Welcome to Drogheda

The gateway to The Boyne Valley in Ireland's Ancient East

Follow in the footsteps of ancient invaders and begin your Boyne Valley adventure with a trip to the heritage town of Drogheda.

Welcome to Drogheda on the Boyne, a medieval town just 20 minutes from Dublin Airport. Drogheda is the gateway to the world famous Boyne Valley region and the UNESCO World Heritage Site at Newgrange. Rich in history, yet young at heart, the largest town in Ireland still has the village feel and a wealth of unique attractions within walking distance of each other.

Take the heritage trail around some of the ancient sites within the town's old walls. Witness the vibrant culture celebrated in the town's many festivals and venues. Quiet lanes reminiscent of times gone by, feed into bustling thoroughfares and shopping areas, with an abundance of restaurants, cafes, bars and nightlife.

A warm welcome awaits you in Drogheda and The Westcourt Hotel- Céad Míle Fáilte #BoyneValley

Ireland's Ancient East

The Boyne Valley is situated in the east of Ireland. It is at once Ireland’s ancient capital and it’s most sacred and mythical landscape.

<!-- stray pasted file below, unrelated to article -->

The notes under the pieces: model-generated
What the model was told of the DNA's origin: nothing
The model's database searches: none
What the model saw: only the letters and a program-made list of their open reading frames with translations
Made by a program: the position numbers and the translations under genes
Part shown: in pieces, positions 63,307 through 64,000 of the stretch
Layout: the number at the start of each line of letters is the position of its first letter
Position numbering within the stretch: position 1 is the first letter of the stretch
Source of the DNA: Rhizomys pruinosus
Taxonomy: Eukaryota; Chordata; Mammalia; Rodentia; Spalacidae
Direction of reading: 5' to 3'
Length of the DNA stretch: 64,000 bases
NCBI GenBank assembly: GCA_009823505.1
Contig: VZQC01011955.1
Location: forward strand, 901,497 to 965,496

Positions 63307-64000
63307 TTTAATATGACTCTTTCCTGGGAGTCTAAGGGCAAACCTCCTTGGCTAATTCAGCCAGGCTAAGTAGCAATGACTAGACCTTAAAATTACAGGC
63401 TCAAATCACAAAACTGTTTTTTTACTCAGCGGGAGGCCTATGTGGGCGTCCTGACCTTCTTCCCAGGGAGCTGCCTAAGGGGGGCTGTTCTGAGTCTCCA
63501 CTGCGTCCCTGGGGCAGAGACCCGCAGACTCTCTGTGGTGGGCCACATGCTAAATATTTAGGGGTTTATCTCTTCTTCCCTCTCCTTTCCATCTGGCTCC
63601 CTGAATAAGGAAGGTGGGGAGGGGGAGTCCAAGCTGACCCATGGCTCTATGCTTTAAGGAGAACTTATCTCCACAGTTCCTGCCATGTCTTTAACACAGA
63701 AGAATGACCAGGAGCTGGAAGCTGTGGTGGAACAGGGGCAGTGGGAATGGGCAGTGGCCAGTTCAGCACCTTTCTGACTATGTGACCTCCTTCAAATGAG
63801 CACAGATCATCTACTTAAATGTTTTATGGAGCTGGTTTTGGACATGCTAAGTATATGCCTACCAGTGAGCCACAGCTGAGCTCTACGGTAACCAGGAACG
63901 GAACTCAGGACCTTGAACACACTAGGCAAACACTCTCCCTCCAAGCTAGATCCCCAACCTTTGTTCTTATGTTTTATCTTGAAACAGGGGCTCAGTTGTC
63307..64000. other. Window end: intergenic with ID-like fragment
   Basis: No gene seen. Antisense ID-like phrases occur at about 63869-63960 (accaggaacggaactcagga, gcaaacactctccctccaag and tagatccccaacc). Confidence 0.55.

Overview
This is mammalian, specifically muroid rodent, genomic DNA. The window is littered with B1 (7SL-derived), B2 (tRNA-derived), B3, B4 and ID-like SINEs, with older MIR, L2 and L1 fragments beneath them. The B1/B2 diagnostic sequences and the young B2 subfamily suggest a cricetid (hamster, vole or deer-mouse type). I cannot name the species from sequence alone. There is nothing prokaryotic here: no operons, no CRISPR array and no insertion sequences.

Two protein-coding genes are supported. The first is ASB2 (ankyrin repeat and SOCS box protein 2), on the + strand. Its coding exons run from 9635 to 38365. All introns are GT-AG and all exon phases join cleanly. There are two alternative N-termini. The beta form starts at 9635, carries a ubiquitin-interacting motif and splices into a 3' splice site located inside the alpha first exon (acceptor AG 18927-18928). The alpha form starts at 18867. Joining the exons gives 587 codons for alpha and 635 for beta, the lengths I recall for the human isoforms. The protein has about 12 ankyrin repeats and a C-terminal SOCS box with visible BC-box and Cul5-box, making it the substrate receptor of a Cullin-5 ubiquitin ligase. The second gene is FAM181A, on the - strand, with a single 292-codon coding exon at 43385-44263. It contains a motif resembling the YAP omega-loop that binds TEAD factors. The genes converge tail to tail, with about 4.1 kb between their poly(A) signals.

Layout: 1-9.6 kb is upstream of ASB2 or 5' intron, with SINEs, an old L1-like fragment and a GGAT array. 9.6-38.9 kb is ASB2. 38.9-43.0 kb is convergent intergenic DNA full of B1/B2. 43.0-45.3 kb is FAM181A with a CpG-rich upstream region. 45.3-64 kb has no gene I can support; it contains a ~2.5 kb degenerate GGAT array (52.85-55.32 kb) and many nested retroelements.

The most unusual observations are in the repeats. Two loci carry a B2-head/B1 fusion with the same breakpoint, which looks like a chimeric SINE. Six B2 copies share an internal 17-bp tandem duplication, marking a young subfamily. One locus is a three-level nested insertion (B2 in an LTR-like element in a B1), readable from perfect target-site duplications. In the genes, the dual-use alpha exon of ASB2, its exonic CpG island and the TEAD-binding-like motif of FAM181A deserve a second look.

In 1849 William Wilde, father of Oscar, wrote of the Boyne that the history of Ireland may be traced through its monuments. This remains true today. Moreover, its sites and monuments are amongst the best examples of their kind in Europe and are all within a short distance of each other. In one day you can visit the great prehistoric tombs at Brú na Bóinne (Newgrange) and the site of the infamous Battle of the Boyne. You can look out from the Hill of Tara, sharing the view with the ancient High Kings of Ireland, or be mesmerised by the detail of the Celtic Crosses at Kells. http://www.discoverboynevalley.ie #BoyneValley

Welcome to Drogheda
Westcourt Hotel, Gateway to the Boyne Valley

Newgrange, located 15 minutes from The Westcourt Hotel. It was built during the Neolithic period around 3000 BC to 2500 BC, making it older than Stonehenge and the Egyptian pyramids.[5] The site consists of a large circular mound with a stone passageway and interior chambers. The mound has a retaining wall at the front and is ringed by engraved kerbstones. There is no agreement about what the site was used for, but it has been speculated that it had religious significance – it is aligned with the rising sun and its light floods the chamber on the winter solstice. It is the most famous monument within the Neolithic Brú na Bóinne complex, alongside the similar passage tomb mounds of Knowth and Dowth, and as such is a part of the Brú na Bóinne UNESCO World Heritage Site.

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